Tennessee Titans Draft Prospects: Cornerbacks

The Titans do draft DBs in the first round. The Titans have picked a defensive back with their first round pick in three of the last six NFL drafts, and there’s a very realistic chance that the trend continues this year. In that span of time Tennessee has drafted Pro Bowl FS Michael Griffin, Andre Woolfolk and Asteroid Jones. While the Jones experiment didn’t work out all that well, that debacle won’t (obviously) dissuade the Titans from picking a CB if the value is there when they pick at #30. Nick Harper’s age makes CB a position that Tennessee could certainly use some top flight talent at, and there could be some intriguing options still on the board when the Titans make their selection. This year’s crop of corners have seen their draft stocks rise and fall at astonishing rates, so there’s no real consensus as to which of these prospects will still be around when Tennessee is on the clock. Let’s take a look at who’s out there.

Malcolm Jenkins, Ohio State - I know you read our wide receiver breakdown. Good. Now say Michael Crabtree out loud with us. Very nice. Even though Crabtree is a better prospect than Jenkins, they have one big thing in common. Neither of them will still be on the board when Tennessee picks. No reason to be upset on this one, though. Many folks project Jenkins as a safety, which isn’t too particularly attractive to the Titans.

Vontae Davis, Illinois - If two months ago you told me that Davis might really fall to the Titans I would have lauded you as a huge optimist. The notion that Vontae would still be without a team after twenty clubs had picked would have seemed absurd in February. The week of the draft, though, this is a surprisingly realistic scenario. Athletically, Davis has more ability and upside than any other CB in the draft. His strength and speed (top 40 time at the position during the Combine) are unmatched this year, but “character issues” are dogging Davis. The reports show a continued perception of Davis as someone who clashes with coaches and doesn’t always put out max effort. Some of these issues might look a little too much like Adam Jones for some people’s taste, but if Davis is available, he would be hard to pass up for the Titans.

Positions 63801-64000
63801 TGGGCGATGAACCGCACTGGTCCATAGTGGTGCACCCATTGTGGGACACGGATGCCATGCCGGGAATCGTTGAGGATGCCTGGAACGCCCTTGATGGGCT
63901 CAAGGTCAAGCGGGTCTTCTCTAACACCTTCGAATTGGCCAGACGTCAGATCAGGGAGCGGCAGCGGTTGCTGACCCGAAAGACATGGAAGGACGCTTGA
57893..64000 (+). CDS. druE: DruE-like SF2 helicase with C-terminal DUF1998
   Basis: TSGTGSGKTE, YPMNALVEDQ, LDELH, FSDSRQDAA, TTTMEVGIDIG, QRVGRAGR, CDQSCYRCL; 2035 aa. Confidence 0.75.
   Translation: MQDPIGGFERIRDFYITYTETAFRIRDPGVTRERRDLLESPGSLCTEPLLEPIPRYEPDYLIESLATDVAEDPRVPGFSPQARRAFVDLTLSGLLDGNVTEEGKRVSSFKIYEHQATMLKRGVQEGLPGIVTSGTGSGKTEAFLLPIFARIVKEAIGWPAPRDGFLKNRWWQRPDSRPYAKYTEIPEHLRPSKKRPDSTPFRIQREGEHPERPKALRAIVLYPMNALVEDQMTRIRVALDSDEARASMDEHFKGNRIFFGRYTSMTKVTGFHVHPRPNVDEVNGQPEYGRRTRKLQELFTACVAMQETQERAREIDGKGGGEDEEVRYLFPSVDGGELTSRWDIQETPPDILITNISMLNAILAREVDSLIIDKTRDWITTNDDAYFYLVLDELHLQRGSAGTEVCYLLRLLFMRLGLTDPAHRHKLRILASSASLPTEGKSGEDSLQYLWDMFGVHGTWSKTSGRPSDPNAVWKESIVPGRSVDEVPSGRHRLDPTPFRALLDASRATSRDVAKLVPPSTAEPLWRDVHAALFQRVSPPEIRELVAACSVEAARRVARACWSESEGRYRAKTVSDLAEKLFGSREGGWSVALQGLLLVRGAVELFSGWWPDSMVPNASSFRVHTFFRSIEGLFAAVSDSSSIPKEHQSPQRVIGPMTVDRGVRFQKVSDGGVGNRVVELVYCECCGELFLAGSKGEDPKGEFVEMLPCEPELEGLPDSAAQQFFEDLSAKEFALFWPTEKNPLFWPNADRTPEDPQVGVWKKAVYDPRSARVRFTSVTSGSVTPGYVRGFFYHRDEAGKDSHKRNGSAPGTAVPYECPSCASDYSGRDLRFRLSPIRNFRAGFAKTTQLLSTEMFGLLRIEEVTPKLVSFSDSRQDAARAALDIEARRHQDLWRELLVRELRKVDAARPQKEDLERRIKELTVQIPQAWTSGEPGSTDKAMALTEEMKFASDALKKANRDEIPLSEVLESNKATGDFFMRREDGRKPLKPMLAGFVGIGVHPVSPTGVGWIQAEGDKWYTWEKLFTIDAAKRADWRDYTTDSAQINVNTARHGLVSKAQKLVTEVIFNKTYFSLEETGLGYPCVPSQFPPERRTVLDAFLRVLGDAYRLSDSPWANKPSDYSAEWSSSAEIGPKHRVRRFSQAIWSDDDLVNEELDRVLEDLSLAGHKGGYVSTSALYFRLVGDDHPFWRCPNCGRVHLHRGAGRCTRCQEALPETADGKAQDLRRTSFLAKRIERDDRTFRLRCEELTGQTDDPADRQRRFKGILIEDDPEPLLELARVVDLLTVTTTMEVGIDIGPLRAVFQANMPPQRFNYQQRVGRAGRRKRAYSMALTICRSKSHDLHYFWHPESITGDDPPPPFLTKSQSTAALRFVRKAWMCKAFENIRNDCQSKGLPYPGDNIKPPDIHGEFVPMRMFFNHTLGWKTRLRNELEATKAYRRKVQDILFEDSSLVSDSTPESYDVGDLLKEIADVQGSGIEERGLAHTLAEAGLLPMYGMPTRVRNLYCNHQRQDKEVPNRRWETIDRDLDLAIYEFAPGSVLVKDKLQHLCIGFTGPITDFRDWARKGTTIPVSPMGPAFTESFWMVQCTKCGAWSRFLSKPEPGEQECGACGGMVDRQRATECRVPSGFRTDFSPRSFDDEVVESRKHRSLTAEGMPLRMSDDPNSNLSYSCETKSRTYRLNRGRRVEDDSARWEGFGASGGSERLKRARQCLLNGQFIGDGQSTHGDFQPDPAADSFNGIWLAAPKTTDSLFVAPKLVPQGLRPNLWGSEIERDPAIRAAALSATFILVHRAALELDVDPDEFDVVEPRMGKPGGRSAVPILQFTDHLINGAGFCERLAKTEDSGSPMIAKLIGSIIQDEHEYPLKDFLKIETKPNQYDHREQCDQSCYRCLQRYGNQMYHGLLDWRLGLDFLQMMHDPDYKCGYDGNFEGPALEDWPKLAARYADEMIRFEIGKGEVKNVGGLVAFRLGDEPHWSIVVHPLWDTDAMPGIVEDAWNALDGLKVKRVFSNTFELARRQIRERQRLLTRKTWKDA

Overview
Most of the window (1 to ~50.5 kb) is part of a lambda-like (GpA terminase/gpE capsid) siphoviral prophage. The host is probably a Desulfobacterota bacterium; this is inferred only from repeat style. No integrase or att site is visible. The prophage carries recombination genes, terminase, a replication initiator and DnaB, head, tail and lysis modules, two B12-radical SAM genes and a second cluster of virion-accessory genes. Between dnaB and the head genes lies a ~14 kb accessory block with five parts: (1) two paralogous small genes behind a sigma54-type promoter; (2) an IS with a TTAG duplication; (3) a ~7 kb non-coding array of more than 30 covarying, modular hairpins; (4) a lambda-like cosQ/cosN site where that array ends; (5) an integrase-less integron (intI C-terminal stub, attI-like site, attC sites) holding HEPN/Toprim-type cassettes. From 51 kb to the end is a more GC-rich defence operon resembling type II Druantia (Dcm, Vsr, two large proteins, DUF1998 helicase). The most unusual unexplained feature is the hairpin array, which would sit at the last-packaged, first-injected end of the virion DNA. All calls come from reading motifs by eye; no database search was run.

Alphonso Smith, Wake ForestSmith came into this draft as the most polished all around corner available. His ball skills are second to none, and his collegiate totals were very impressive. The big knock on Smith has been his lack of size, and a less than stellar performance at the combine has done little to quell the concerns of perspective employers. While Smith still stands out as one of the top prospects at playing the ball, continuing concerns about his tackling and run support abilities have hurt his stock in the last few months.

Darius Butler, Connecticut - Butler has probably helped himself more than any of the other cornerbacks in the last few months. Butler went from a relative unknown, to potentially being the second CB picked in the draft. While Butler doesn’t necessarily stick out as being the best at any specific aspect of the position, out of the potential first round cornerbacks, Butler seems to have the least amount of weaknesses. While Butler has limited experience as a kick returner, he has shown some potential, which could be attractive to a number of teams.

D.J. Moore, Vanderbilt - As opposed to Butler, D.J. Moore has seen his stock fall a bit in the last few months. Moore looked like a sure fire first round pick, but now has slipped into the late second round in some mocks. Moore is incredibly athletic and intelligent (he is a Vandy guy), but concerns about his closing speed weren’t helped by poor times at the combine and his pro day. Moore can keep up with opposing receivers’ routes very well, but if he does get beat, he seems to lack recovery ability. D.J. should still be a very effective CB in the NFL, but it looks like he’ll probably still be around in the second round.

Sean Smith, Utah - Sean Smith has been kind of an enigma. While he’s missing in most peoples’ first round projections, he’s been seen going in the top 32 in various drafts for the last few months. Smith is a converted receiver who only played the corner position for two years in college. Physically, Smith probably has more upside than any corner in this draft not named Vontae Davis, but still has a little bit of a learning curve, seeing that he’s still relatively new to the position. Smith’s weaknesses seem to be coachable, though, so (assuming he lasts into the second round) he might be quite a steal for whoever grabs him. It make take a season or two for him to get to that level, though.

A month ago, I liked the chances of the Titans picking a cornerback with their first pick a whole lot. Now I’m not so sure. All six of these guys looked were possible first round selections at one point or another in the last few months, but now it wouldn’t be surprising if only two of them went in the first 32 picks. Assuming Vontae Davis is off the board when Tennessee picks, I’d have to think that the Titans pass on a CB in the first round unless they really like Alphonso Smith or Darius Butler. A couple of these guys might still be around when Tennessee picks in the second round.

Do you think that the Titans take a CB with their first pick? Do you think that Tennessee could get an equivalent corner in the second round? If so, what do you think the Titans do with their first pick?

Topics: Adam Jones, Alphonso Smith, Andre Woolfolk, Connecticut, Cornerbacks, D.J. Moore, Darius Butler, Illinois, Malcolm Jenkins, Michael Crabtree, Michael Griffin, Nick Harper, Ohio State, Sean Smith, Tennessee Titans, Utah, Vanderbilt, Vontae Davis, Wake Forest

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